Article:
“They’re the best people in the world,” Whoopi Goldberg says about the cast of “Strut,” her new Oxygen show that follows a group of models signed to Slay Model Management, an exclusively transgender modeling agency.
The first reality modeling show to focus solely on transgender artists, “Strut,” which Goldberg executive produces with her producing partner Tom Leonardis, is breaking ground in the unscripted space and marks the latest series in the recent wave of trans-centric programming.
“Our programming commitment is to showcase people on journeys to find their truth — and be their truth. This is a generation who most definitely aren’t going to be confined by yesterday’s social mores and rules,” Rod Aissa, executive vice president of original programming and development at Oxygen, tells Variety.
For Oxygen, “Strut” marks the first series to feature an all-trans cast, following in the footsteps of its NBCUniversal sister network E!, which was home to Caitlyn Jenner’s “I Am Cait.” Aissa says the cabler was especially interested in the project because of Goldberg and Leonardis’ attachment, which gave him confidence that the series would have “integrity and heart.”
Aissa adds that Goldberg’s “attention to the nuances” of the trans models has pushed the production to a new level. “If you have watched any interview Whoopi Goldberg has done, or even just a few minutes of her stand out work on ‘The View,’ you know Whoopi’s passion and drive carries over to everything she touches,” he says.
Goldberg — who, when “Strut” was announced, said “transgender is still a hot-button word that gets people hysterical” — explains she got to know and learn about the co-ed trans cast just by spending time with them. “I didn’t ask them very many questions. We just hung out,” she says.
One of the cast members is a familiar face for reality TV watchers. Isis King, who appeared on “America’s Next Top Model,” is featured on the Oxygen series. Though the reality modeling genre was carved out by “Top Model,” don’t expect “Strut” to look anything like “ANTM,” as the show has more of docuseries format, rather than a reality competition.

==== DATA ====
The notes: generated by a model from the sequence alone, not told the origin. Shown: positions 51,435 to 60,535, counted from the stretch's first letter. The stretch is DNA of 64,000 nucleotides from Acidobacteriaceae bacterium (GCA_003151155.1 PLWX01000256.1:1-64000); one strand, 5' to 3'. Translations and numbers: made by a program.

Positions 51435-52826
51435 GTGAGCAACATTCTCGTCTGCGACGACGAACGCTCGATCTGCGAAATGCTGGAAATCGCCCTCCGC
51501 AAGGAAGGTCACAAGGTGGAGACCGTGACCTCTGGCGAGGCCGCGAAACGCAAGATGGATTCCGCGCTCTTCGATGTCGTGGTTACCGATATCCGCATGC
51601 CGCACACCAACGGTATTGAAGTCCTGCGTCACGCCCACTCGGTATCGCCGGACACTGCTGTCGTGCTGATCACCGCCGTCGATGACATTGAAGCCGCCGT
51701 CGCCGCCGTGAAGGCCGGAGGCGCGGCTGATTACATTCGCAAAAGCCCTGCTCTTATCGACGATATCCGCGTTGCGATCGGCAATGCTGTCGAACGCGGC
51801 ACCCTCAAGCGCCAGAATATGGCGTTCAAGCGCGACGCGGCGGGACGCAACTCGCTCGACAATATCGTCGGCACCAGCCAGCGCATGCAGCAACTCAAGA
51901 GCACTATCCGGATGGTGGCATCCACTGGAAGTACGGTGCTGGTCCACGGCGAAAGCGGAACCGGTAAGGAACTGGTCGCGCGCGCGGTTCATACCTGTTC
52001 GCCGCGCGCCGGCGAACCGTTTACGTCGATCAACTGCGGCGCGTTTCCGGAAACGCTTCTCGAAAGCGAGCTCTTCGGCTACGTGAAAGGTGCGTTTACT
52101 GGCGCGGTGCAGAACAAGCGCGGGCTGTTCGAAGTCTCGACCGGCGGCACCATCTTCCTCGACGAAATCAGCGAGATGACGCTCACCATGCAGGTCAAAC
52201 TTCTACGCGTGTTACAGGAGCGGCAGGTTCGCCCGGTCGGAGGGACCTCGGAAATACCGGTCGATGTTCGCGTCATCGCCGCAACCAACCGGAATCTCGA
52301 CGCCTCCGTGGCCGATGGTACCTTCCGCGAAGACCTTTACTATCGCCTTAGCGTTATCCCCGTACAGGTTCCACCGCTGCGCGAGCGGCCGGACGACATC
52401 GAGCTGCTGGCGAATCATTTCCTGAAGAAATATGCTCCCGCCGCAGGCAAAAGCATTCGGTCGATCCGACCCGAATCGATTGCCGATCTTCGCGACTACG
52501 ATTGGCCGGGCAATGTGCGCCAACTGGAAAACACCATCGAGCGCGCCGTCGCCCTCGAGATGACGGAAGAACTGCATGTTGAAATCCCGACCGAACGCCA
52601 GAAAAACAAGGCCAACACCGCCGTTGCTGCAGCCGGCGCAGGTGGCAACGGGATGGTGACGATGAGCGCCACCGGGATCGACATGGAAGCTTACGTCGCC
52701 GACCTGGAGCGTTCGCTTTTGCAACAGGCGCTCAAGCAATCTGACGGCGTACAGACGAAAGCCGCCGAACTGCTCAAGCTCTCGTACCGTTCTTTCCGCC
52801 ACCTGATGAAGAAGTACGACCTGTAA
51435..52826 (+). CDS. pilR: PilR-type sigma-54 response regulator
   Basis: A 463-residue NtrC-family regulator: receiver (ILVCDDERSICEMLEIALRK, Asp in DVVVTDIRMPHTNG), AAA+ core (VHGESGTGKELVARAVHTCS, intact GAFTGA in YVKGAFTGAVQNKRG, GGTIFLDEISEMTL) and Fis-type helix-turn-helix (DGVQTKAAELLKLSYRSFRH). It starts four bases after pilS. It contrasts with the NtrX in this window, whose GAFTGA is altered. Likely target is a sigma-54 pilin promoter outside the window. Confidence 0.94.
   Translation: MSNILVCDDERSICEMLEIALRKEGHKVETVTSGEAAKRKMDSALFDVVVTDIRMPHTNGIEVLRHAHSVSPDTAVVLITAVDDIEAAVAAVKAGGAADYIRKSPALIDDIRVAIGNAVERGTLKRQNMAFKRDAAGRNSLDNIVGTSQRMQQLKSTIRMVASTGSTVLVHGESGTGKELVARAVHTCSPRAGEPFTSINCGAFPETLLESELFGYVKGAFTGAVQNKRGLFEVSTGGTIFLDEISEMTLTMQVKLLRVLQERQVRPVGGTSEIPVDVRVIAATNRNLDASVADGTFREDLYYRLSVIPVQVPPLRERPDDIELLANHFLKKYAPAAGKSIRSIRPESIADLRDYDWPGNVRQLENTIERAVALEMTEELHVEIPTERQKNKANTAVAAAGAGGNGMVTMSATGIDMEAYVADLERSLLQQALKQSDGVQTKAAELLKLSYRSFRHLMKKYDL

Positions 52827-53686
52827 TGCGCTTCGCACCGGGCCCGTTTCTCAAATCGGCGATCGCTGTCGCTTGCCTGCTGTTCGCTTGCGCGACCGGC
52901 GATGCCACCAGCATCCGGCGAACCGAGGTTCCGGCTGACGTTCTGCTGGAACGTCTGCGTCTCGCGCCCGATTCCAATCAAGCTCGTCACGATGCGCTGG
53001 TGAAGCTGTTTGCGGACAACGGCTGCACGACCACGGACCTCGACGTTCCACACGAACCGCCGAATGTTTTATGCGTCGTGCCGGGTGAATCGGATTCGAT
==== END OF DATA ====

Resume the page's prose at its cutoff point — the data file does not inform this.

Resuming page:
“Strut” is the latest series to feature transgender personalities, which has become an unscripted programming trend, following the launch of “I am Cait” and TLC’s “I am Jazz.”
Meanwhile, scripted shows like “Transparent” and “Orange is the New Black” are often praised for featuring trans characters without falling into stereotypes or using the transgender experience as a punchline. Still, controversy surrounding trans casting persists. When Matt Bomer was cast as a transgender sex worker in the film “Anything,” Mark Ruffalo, who executive produced the film, responded to blacklash over the fact that they did not cast a transgender actor. Ruffalo wrote: “To the trans community. I hear you. It’s wrenching to you see you in this pain. I am glad we are having this conversation. It’s time.”
On Sunday, Jeffrey Tambor’s performance in “Transparent” won him the Emmy. He declared, “Please give transgender talent a chance. Give them auditions. Give them their story. I would not be unhappy were I the last cisgender male to play a female transgender [character] on television.”
Speaking on the topic of casting cis people as trans characters, Goldberg says she has no problem. “White people play black people all the time. That’s acting,” she says, bringing up Robert Downey Jr.’s performance in the 2008 comedy “Tropic Thunder.” With a laugh, Goldberg points out if there is a butcher character in a TV show or movie, she doesn’t expect a butcher to play that role. “So no, I don’t think you have to be transgender,” she says.
As for Goldberg’s other project, “The View,” which recently kicked off its 20th season with some new panelists, Goldberg hasn’t given much thought to how long she’ll stay on the ABC talker, saying she’s “taking things one day at a time.”